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Post Malone’s Mom Gets “Live Laugh Love” Face Tattoo

DALLAS — Post Malone’s mother Jodie Post unveiled her brand new “Live, Laugh, Love” face tattoo yesterday at her weekly bridge game to a surprisingly warm, receptive crowd, delighted sources confirmed.

“This is a message I really relate to: it’s written on pillows and picture frames all over my house. It just made sense to finally get it tattooed onto my face,” said Post from her modestly decorated home. “I went through a few ideas — one was ‘69,’ for the year I was born, but I don’t want people thinking I’m Takeshi’s mom! That rat piece of garbage can stick it right where the sun don’t shine, for all I care.”

Body art has reportedly been a Post family tradition for generations. Frances Post, Jodie’s mother-in-law and Malone’s grandmother, is one of the most heavily inked in the family.

“We’ve been purveyors of regrettable tattoos since 1864. It started when Byron Herschel Post went AWOL from the Civil War, landed in Miami just in time for Spring Break, and got a .58 caliber musket tattooed down his cheek, with ‘Born Free’ tattooed across his knuckles. That tattoo united our family when the country could not,” said the Post matriarch. “Us Posts are expected to tattoo our faces starting around age 15. In fact, I have a couple grandchildren whom I no longer talk to who rebelled against this tradition. Enjoy working at a bank, you sellouts.”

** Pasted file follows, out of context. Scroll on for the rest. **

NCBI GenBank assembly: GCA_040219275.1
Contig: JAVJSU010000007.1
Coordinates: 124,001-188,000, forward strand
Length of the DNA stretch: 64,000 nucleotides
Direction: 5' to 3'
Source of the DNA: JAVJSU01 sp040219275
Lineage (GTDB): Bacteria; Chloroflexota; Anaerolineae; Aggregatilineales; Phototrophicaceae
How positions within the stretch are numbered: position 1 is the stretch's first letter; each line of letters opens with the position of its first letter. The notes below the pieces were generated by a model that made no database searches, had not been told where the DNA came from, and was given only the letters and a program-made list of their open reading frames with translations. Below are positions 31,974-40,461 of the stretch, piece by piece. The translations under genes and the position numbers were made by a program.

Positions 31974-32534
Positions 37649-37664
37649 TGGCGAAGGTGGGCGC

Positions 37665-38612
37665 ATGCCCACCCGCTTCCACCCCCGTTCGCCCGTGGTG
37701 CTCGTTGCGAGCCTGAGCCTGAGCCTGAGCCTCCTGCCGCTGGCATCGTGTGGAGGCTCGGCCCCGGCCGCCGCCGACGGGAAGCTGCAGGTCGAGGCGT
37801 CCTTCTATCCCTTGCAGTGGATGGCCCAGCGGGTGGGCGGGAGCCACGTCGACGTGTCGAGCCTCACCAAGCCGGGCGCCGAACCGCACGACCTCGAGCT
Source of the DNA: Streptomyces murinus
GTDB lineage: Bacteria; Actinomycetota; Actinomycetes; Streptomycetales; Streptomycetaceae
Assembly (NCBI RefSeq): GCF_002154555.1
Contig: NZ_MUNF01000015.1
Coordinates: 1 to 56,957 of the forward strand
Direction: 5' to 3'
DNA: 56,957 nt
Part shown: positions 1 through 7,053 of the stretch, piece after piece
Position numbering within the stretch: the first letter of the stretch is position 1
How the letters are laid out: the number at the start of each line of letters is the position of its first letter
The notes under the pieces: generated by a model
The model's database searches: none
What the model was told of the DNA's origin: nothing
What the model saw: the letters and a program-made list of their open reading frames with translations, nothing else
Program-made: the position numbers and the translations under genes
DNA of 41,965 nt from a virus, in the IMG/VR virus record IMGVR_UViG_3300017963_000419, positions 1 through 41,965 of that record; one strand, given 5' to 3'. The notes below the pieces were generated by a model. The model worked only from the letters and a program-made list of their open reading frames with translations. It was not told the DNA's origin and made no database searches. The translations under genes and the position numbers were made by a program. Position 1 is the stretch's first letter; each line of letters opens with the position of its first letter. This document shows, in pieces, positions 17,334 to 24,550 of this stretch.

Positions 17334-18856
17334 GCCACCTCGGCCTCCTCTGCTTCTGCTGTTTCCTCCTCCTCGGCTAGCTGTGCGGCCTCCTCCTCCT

Tattoo artist Jeff Ledgin of Legend Tattoo in Dallas claimed the Post family are his best clients, and his family has been intertwined with theirs for almost a century.

“My great-grandpa Earle started tattooing the Post family back when he was just six years old. After that, it was off to the races — the Posts would come in, one by one, with a bad stencil and ask us to permanently alter their faces,” said Ledgin while cleaning needles in a shot glass of whiskey. “I hope my children will tattoo the Posts for years to come.”

Jodie Post admitted privately that she hopes her “Live Laugh Love” face tattoo encourages her son to ink less self-deprecating messages on his own face moving forward.